Can costly project failures be avoided?
Updated: Nov 18, 2020
This week, we've been looking at why projects fail.
It's difficult to define exactly when a project should be considered a failure. Projects are not generally delivered as perfect. Does that mean there is always a degree of failure on completion? Maybe.
Is that acceptable? Probably.
Compromises on delivered projects are sometimes necessary to get them over the line. Areas such as reduced functionality; financial expectations missed; resources over budget; deadlines extended; training reduced.
Project scope can change as it progresses from the original outcomes. Does that make it a failure? Not necessarily. Scope change might be the only way to solve an unexpected problem blocking delivery.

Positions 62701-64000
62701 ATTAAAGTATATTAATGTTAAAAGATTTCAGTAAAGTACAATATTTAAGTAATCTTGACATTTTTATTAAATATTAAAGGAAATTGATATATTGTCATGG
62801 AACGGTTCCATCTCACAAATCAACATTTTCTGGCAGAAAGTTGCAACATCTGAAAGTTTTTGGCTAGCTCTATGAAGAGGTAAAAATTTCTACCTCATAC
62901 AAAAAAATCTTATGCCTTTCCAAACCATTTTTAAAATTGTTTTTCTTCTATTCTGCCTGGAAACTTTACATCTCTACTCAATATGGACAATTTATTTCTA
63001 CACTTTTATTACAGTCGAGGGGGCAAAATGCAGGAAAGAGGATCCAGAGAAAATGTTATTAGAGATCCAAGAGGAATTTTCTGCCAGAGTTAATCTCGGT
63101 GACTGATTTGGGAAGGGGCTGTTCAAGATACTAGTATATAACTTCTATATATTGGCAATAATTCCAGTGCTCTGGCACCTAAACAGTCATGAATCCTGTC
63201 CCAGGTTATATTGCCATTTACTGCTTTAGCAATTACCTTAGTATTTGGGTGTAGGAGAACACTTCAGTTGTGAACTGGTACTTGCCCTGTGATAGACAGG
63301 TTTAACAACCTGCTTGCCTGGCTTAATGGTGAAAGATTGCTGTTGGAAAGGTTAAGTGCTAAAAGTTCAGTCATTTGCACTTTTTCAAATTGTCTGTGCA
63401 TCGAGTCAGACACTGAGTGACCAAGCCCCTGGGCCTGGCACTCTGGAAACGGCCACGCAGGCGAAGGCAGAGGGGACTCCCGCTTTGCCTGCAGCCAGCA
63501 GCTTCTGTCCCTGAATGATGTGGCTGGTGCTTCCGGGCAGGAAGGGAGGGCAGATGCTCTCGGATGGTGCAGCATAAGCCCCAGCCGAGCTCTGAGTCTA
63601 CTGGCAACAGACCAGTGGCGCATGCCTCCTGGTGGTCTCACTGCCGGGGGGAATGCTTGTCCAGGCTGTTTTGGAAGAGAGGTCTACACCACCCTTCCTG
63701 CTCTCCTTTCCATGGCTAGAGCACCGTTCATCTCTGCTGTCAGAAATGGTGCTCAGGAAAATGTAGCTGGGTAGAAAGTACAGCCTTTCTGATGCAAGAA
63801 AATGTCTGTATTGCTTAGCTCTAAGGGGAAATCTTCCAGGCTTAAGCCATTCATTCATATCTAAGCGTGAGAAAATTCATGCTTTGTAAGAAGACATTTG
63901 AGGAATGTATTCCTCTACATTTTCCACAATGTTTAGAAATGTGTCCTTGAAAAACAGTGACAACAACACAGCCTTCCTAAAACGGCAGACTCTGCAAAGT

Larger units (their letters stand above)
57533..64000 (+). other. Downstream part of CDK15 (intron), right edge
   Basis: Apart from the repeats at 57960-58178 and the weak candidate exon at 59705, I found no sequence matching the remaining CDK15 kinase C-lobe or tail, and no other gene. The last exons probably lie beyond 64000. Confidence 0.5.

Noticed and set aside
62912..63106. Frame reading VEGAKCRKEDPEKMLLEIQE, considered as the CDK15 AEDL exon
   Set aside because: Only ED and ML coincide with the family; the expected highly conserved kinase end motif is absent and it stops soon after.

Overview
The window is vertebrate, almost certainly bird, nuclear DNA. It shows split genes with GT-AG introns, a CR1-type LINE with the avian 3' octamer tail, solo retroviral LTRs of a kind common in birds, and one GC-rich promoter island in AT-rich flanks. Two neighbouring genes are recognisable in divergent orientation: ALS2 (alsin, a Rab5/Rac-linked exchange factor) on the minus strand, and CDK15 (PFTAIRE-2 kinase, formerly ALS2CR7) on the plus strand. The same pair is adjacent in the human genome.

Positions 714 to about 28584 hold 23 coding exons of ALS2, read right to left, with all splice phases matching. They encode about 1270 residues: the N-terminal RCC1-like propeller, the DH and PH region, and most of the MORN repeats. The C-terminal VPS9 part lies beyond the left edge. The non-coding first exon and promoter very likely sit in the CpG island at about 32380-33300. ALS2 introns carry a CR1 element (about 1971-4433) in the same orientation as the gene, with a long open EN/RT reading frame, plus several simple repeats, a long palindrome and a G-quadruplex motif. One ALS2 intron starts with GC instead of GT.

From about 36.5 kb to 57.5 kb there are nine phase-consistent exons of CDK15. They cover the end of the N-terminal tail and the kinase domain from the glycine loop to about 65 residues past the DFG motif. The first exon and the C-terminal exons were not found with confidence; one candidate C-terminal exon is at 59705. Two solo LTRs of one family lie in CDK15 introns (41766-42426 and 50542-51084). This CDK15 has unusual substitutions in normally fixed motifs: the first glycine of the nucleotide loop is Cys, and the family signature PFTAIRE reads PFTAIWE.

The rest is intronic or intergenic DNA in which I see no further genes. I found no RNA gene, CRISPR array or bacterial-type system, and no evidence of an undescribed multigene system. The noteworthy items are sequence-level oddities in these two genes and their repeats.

Even a project that is considered a complete failure will normally offer up some gems of learning that can be taken into future projects.
In their blog, Hubstaff consider projects fail for one of 7 reasons: Missing resources: Poor Scope: Project handling; No stakeholder buy-in; Ignoring problems; Bad deadlines; Lack of Communication
In reality lack of delivery on project is probably a combination of all of these.
See the full article here: https://blog.hubstaff.com/project-management-failure/
Measuring the cost implication of a failed or stuck project is an important part of any post project review. We've set up a basic calculator to get you started here: https://www.projectsthatdeliver.com/failing-project-calculator